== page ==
Electricians

The annual average wage for all electricians (union or otherwise) in New Jersey is $45,000 per year. Annual electricians wages range from a low of $16,000 to a high of $111,000 per year.

Most electricians are better off in New Jersey than are carpenters or plumbers. Even so, the average electrician in New Jersey makes less than the US median income and far less than the New Jersey median income. On their own fulltime wages alone, some single income electricians in New Jersey still qualify for some form of taxpayer subsidy such as daycare assistance or housing assistance.

Plumbers

The annual average wage for all plumbers (union or otherwise) in New Jersey is $26,000 per year. Annual plumber wages range from a low of $22,000 to a high of $102,000 per year.

Notice how close to the average plumber wages the low end of plumber wages are? That means most plumbers are making close to the lower end of the range in New Jersey. Plumbers do worse economically than carpenters or electricians. Most make far less than the US median wage and only about a third of the New Jersey median salary. On their fulltime wages alone, most single income plumbers in New Jersey qualify for some form of taxpayer subsidy such as daycare assistance or housing assistance.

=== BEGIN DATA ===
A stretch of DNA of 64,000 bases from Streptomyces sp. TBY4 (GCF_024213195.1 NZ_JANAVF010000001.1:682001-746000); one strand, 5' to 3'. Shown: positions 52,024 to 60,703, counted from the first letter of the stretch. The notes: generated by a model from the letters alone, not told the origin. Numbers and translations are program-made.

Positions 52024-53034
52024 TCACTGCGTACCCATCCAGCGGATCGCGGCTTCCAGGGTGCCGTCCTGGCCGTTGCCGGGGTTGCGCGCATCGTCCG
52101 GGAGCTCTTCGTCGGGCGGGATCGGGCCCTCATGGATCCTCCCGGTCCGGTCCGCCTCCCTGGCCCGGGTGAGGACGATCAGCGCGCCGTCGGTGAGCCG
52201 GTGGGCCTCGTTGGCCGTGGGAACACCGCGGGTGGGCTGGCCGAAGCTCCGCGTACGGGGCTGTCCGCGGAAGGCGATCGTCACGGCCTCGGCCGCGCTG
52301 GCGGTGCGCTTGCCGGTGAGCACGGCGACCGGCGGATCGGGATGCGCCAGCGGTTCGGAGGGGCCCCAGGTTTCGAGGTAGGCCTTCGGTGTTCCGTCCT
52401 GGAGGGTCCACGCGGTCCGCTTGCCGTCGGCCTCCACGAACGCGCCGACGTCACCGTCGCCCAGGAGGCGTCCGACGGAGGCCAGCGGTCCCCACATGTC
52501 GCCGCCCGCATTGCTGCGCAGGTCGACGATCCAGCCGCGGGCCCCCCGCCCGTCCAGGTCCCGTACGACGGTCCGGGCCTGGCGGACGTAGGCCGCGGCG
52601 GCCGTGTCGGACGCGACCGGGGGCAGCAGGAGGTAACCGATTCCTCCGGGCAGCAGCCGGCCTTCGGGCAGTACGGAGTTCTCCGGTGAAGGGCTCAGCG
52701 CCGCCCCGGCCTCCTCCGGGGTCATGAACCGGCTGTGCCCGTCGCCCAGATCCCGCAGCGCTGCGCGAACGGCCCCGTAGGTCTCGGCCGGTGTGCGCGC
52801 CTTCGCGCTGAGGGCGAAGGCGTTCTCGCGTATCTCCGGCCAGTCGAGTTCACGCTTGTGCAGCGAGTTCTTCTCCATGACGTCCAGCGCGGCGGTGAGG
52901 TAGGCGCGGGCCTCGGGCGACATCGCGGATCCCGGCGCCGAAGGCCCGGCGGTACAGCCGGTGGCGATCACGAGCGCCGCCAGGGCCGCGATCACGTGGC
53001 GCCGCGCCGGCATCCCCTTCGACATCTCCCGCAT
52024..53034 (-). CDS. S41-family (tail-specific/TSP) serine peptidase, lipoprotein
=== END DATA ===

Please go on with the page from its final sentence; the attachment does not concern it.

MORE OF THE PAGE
Immigrant Annual Wages

It isn’t easy to find solid data on the annual incomes of undocumented immigrants, but there are many independent studies and scholarly works that found undocumented immigrants are not taking away our jobs or costing us taxpayer money (references upon request). Even the very conservative US Chamber of Commerce agrees.

It is estimated that undocumented farm workers in the US make between $10,000 and $12,000 per year. The authors of that analysis also noted that, unlike most workers, wages for an undocumented worker almost never rise over time. This fact agrees with my own experiences. I have many acquaintances who are undocumented aliens. They live in the shadows, don’t complain and don’t get raises. It is almost certain that undocumented aliens makes less than $23,000 per year, and probably much less.

Another study in Chicago found that the average wage of undocumented aliens in that city was $7.00 per hour, which is $1.00 below that states minimum wage.  I haven’t found a similar study for New Jersey’s undocumented aliens yet, but suspect their average wage is at or near the minimum wage as well. Note that minimum wage in New Jersey is the federal minimum wage rate of $7.25 per hours. A person working 40 hours per week for 52 weeks would make just over $15,000 per year.